It looks like this week’s theme is women’s equality here at RVS. Enjoy it while you can, ladies. Our memories are short.
As the father of two young daughters, I have come to take a far greater interest in the career paths open for women than I might otherwise have. Sure, they’re both pretty and could probably find rich guys to marry somewhere down the line, but I don’t think there are going to be a whole lot of those among their generation 10 to 15 years from now.
Both of them are intelligent. Yes, everybody thinks their kids are geniuses but I’m saying their testing scores on various cognitive and aptitude tests verify that they possess “above average” intelligence. They clearly have tremendous potential and I want to make sure they are able to find careers in which they can support themselves and raise a family and make a meaningful contribution to society. Perhaps they could work on a cure for some disease or develop a sound weapon that kills jihadists by boiling their eyes. I’m a man of hope.
I’m convinced that such a future can be found for them in the sciences, but it’s still difficult to young women to make much headway.
So, I saw this quick article from The Economist. Now, before I go any further, I want to mention that I’m something of a data scientist these days and it is my opinion that this graph sucks:
I mean, I get what they’re trying to communicate, but I feel like I had to stare at this graph waaaaaay too long and wander all over it to get the point. It’s hard to read and the year ranges are confusing.
Compare it to this one and you’ll see what I’m talking about. Much, much easier to understand what the presenter is trying to demonstrate, isn’t it? There’s definitely an art to it.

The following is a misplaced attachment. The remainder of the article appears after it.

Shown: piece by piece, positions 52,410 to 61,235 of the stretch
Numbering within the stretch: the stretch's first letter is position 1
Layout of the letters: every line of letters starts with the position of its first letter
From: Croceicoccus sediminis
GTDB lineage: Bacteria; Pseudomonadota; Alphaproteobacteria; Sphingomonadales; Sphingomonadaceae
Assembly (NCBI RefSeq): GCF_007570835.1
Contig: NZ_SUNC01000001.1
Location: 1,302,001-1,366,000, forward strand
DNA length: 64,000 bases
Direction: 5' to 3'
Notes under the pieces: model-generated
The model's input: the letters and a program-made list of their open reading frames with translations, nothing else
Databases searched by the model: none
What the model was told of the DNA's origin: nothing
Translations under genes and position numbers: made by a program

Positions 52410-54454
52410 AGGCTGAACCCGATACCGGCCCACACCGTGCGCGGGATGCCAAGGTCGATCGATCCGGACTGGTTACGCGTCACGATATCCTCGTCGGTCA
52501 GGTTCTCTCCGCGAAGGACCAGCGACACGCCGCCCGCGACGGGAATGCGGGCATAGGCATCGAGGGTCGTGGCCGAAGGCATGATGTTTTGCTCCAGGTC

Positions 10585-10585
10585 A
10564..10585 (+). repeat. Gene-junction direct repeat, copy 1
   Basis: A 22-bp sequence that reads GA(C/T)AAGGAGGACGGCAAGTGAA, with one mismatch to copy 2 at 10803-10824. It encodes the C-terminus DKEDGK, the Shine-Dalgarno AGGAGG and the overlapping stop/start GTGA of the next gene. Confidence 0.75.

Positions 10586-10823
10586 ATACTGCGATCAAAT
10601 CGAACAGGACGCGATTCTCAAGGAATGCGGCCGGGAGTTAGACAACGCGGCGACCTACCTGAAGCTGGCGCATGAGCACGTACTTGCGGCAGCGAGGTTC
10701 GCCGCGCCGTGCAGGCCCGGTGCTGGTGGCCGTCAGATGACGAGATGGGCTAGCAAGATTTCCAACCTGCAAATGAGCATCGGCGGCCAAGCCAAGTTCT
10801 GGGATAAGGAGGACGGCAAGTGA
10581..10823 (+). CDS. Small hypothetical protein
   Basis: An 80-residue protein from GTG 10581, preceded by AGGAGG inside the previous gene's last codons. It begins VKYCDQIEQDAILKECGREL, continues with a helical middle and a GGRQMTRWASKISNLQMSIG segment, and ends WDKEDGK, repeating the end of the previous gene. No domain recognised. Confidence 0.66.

This first one could have been better. In fact, I think I should put one together just to prove a point. I could replicate the data and probably produce something better with the software I have. Maybe from there, I could send it to The Economist and either troll them or impress them.
Who knows what the possibilities are and what rewards I could realize with a few hours of work and the dedication to produce a quality data product?
Ah, maybe not. Hey, you can’t argue with Science. Back to what I was saying…
I’ve tried to spark and nurture an interest in the sciences in my girls the only way I know how: by immersing them in Nerd Culture. See, I’m a bit of a nerd myself–no, really, I mean it…oh, I see what you did there, yes–and I can’t help but notice that people who enjoy science fiction, gaming, cosplay, and other geek activities seem to overlap with people who have an interest in Science.
Both of my girls are nerds. They play video games, love anime, and Star Wars and all that. Each got a Game Boy Advance from me when she was three years old to get a head start.
That’s not all, of course. Thrilliana, the older one, is interested in Forensic Science and she’s been pursuing Biology and the advanced Maths. I’ve pledged that when she finishes school, I’ll help her get an in with some of the law enforcement contacts I’ve made over the years.
I made sure Thrilla got a kid’s science kit for her birthday last year and she loves using it. I’m not sure what she’s researching that requires the use of all of the food coloring in the kitchen, but we’ll get more before Easter. She wants to be a veterinarian because she loves animals, particularly dogs.
My questions are these:
- Why is it so hard to persuade young women to enter the STEM fields? I worry that my daughters will lose sight of what they want to do and settle for less fulfilling or less challenging work.
- What else do either you women or you parents of daughters who pursued work in the sciences recommend I do to help them along? I’m guessing they need more than Minecraft.
I strongly believe that this is an important social issue and it’s one that affects my family’s future.